Is it true that Tunisia will receive Qatari investments amounting to around US $10 billion? He answered: “We expect only good things from Qatar. It is a true partner in the Arab Spring, through the pioneering role of Al-Jazeera in supporting these revolutions, since their early preparatory stages. Al-Jazeera has covered the beginning of the revolution and introduced once-unknown opposition figures. Only the ungrateful would deny the role of Qatar in the Arab Spring.” He added: “We expect good from all Arab countries, in the Gulf and in the Maghreb. This is our natural environment and our Arab nation, the heart of the Islamic nation. We welcome all cooperation based on respect and independence.”

Al-Hayat asked Ghannouchi about the significance of President Moncef al-Marzouki's first official visit being to Libya, and whether it was motivated by any security or economic reasons. Ghannouchi replied: “[Such a visit] is only normal, to strengthen ties with the closest country [to Tunisia]. President Mohammad al-Moncef al-Marzouki has called for the unity of the Arab Maghreb and  integration between Tunisia and Libya.”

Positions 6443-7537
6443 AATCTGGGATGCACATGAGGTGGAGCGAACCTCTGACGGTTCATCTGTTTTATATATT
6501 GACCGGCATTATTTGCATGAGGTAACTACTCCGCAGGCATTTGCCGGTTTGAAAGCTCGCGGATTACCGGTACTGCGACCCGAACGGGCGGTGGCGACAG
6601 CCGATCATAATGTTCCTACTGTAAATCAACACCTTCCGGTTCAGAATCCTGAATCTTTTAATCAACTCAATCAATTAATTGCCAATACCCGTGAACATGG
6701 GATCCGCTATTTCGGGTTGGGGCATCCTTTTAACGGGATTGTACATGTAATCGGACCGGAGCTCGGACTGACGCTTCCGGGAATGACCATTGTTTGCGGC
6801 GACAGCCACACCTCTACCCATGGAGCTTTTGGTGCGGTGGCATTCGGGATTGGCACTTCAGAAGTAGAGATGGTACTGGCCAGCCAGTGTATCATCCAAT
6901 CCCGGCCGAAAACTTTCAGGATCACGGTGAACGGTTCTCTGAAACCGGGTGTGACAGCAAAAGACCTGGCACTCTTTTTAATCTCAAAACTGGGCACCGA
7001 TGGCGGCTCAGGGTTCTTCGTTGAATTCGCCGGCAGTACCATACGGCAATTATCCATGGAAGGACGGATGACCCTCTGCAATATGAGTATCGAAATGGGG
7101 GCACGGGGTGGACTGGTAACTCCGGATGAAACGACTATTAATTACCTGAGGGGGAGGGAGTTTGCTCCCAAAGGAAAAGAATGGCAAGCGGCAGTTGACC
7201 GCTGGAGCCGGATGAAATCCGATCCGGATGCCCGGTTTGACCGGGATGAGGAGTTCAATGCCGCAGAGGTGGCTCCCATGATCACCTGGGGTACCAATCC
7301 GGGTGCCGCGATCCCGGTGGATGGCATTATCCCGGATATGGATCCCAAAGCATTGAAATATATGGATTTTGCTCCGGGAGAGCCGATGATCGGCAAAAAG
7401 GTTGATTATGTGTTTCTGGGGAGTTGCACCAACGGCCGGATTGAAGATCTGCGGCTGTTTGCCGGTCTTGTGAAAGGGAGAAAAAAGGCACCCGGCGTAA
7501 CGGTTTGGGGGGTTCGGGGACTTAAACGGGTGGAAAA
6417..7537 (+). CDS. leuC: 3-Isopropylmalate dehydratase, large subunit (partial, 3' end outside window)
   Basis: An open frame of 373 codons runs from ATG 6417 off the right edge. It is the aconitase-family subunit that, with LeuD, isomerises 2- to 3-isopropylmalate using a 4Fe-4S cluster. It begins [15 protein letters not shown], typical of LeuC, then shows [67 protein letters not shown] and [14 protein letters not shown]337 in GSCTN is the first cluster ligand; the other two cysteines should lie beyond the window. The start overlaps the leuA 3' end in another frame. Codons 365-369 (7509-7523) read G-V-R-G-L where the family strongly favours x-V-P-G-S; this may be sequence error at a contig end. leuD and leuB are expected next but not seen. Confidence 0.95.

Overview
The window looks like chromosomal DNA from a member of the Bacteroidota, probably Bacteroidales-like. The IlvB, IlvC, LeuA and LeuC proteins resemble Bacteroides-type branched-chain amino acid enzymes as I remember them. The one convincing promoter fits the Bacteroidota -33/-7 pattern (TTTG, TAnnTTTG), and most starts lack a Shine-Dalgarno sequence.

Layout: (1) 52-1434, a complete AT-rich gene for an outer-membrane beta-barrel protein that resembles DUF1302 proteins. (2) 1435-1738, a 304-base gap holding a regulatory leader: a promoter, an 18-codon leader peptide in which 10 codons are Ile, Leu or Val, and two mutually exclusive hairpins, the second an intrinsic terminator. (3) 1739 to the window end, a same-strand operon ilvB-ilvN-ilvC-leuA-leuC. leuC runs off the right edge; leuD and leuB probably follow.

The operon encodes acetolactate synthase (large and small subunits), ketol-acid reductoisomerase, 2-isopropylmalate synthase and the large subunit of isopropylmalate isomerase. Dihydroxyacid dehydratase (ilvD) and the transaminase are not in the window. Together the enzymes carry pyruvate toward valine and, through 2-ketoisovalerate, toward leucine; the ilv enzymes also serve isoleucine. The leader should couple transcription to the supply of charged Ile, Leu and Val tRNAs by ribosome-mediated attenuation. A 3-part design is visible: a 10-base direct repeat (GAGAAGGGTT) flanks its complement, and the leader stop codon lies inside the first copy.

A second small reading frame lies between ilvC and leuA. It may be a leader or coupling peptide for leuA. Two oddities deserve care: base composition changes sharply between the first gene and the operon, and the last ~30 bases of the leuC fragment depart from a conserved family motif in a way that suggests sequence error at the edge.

Unity with Libya


Is he in favor of Libyan-Tunisian integration? He answered: “I am a strong proponent [of integration]. We already supported the first unity project forty years ago, aborted by the toppled President Habib Bourguiba. We have reiterated this call in 2010 on the occasion of the rebellion of the Ben Gardane border village, when the borders with Libya were closed. The situation today presents a good opportunity.”


Is Libyan-Tunisian integration possible? He answered: “Now more than ever.” Asked about the specificities of such integration, he replied: “Is there any impediment in the first place? These two countries are integrated politically, socially and culturally. These are the closest countries, in matters of population, beliefs, religion, history, civilization and interests.”